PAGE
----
Enjoy an Ads-Free Jets Insider - Become a Jets Insider VIP!
Page 1 of 4 123 ... LastLast
Results 1 to 20 of 61

Thread: Prepare to See the Right in a Frothy Froth of Frothyness

  1. #1
    JetsInsider.com Legend
    Join Date
    Jan 2004
    Posts
    36,650
    Post Thanks / Like

    Prepare to See the Right in a Frothy Froth of Frothyness

    [QUOTE][B][U][SIZE="6"]Muslim Brotherhood envoys met with White House officials in DC[/SIZE][/U][/B]


    White House officials met this week with envoys from the Muslim Brotherhood, in the latest sign that the Islamist group is returning to prominence in post-Mubarak Egypt after years in political exile.

    White House Press Secretary Jay Carney said representatives from the organization met with "mid-level" officials from the National Security Council in Washington.

    The meeting was held Tuesday, though it's unclear whether they met at the White House or elsewhere in the capital.

    The Obama administration cast the decision to meet with Brotherhood representatives as a reflection of political reality in the country, since the group will play a "prominent role" in Cairo going forward.

    "We have broadened our engagement to include new and emerging political parties and actors," Carney said Thursday. "Because of the fact that Egypt's political landscape has changed, the actors have become more diverse and our engagement reflects that. The point is that we will judge Egypt's political actors by how they act -- not by their religious affiliation."

    He also noted that Republican Sens. John McCain and Lindsey Graham met with the Brotherhood on a visit to Egypt.

    The Brotherhood was officially banned under Hosni Mubarak before he was overthrown, though it continued to be a force in Egyptian politics. The Brotherhood has past ties to terror group Hamas and espouses the implementation of Shariah law.

    But the Brotherhood, which says it is committed to nonviolence, returned to win control of the country's parliament in post-Mubarak elections.

    And despite saying earlier it would not put up a presidential candidate, the Brotherhood over the weekend nominated a prominent businessman to run.

    The United States, though, has not condemned the move. Administration officials have told The New York Times they were actually optimistic about the nomination -- as he could pose a challenge to another hard-line Islamist candidate now leading the race. [/QUOTE]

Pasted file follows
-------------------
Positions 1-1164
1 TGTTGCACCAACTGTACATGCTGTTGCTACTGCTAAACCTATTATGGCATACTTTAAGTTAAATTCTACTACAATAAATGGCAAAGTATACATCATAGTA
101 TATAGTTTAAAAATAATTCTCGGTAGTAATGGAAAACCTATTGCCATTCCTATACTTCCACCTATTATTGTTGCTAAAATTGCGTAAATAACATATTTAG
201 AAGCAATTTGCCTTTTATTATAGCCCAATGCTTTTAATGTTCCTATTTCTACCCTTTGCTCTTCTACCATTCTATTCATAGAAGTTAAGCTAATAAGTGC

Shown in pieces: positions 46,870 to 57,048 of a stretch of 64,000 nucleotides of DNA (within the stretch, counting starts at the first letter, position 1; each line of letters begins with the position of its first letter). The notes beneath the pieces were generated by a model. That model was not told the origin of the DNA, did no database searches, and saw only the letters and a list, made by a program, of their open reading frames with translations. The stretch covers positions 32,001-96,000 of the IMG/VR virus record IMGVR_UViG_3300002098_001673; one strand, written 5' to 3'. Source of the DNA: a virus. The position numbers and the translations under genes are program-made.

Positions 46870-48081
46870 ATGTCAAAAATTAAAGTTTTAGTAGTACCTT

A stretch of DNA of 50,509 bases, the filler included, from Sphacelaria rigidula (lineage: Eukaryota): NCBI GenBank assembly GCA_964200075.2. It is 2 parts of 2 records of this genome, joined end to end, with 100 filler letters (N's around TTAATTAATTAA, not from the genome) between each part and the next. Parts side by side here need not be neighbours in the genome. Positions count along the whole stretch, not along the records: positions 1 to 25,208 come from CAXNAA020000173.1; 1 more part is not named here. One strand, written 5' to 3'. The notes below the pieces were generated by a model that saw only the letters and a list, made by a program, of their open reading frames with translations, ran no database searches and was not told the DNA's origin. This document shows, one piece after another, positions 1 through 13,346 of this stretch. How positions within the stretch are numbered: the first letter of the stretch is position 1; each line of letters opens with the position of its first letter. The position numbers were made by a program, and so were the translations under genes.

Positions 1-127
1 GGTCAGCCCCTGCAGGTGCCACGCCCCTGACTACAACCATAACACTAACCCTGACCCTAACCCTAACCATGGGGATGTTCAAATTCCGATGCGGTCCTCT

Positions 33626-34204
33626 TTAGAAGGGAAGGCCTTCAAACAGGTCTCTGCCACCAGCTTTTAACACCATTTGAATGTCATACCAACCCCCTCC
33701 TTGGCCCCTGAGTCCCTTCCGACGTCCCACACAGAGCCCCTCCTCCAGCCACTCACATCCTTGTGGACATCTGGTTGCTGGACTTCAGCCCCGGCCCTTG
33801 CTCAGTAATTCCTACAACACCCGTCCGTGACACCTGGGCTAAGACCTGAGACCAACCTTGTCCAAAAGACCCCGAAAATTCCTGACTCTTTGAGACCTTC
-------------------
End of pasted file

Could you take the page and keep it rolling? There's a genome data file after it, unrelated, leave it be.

Combine this, with sectarian and Tribal violence in Post-War Libya as bad (if not worse) than currently going on in Iraq, and the right will be claiming a hardcore "Told you so" during the Presidential Campaign.

    Man, we really have gotten bad at winning Wars, probably because we keep getting entangled in Wars that really have no clear purpose and can't be "won" like old school Wars could.

    Iraq?

    Afghanistan?

    Libya?

    Pakistan, Syria, Africa, etc.

    Not a clear-cut victory in the bunch.

  2. #2
    Veteran
    Join Date
    Jan 2009
    Posts
    2,365
    Post Thanks / Like
    We had no military action in Egypt.

    What's the problem with talking?

  3. #3
    Hall Of Fame
    Join Date
    Sep 2005
    Location
    New York, NY
    Posts
    13,308
    Post Thanks / Like
    Don't think we'll see much froth. This has been out a few days now. There hasn't been a post yet.

    P.S. I see you conveniently left out our biggest, most expensive war. The War on Drugs. We won that one.

    Wait...

  4. #4
    JetsInsider.com Legend
    Join Date
    Jan 2004
    Posts
    36,650
    Post Thanks / Like
    [QUOTE=SafetyBlitz;4428259]We had no military action in Egypt.[/quote]

    Agreed.

    We exerted heavy political pressure on a 30+ year ally that helped lead to his being deposed, and replaced with a Millitary Dictatorship, that will be replaced by a Democraticly Elected Pro-Islamic Fundamentalist Pro-War-With-Israel Majority.

    I'm fine with that btw. Their country, to do with as they wish.

    As long as they don't **** with us or our allies.

    [quote]What's the problem with talking?[/QUOTE]

    Depends on who you're talking to.

    For example, I wouldn't talk with the Third Reich.

    I wouldn;t talk with Stalin's Soviet Union.

    And personally, I wouldn't talk with an Islamic Fundamentalist/Terrorist State who wants to wage war on an ally of ours.

    But it's for each voter to decide how they feel about our role in the changes in Egypt, why we did what we did, and what the outcome is.

    I'd bet there are MANY Deocrat voters who think this is the best possible outcome for Egypt and welcome allying with the M.B. with open arms.

  5. #5
    JetsInsider.com Legend
    Join Date
    Jan 2004
    Posts
    36,650
    Post Thanks / Like
    [QUOTE=JetPotato;4428263]P.S. I see you conveniently left out our biggest, most expensive war. The War on Drugs. We won that one.

    Wait...[/QUOTE]

    I think you know where I stand on that one mate.

  6. #6
    All League
    Join Date
    Feb 2005
    Posts
    4,733
    Post Thanks / Like
    He is just breaking bread, then serving a pork chop dinner.

  7. #7
    All Pro
    Join Date
    Dec 2008
    Posts
    7,875
    Post Thanks / Like
    lol...

    [quote]met with "mid-level" officials[/quote]

  8. #8
    Veteran
    Join Date
    Jan 2009
    Posts
    2,365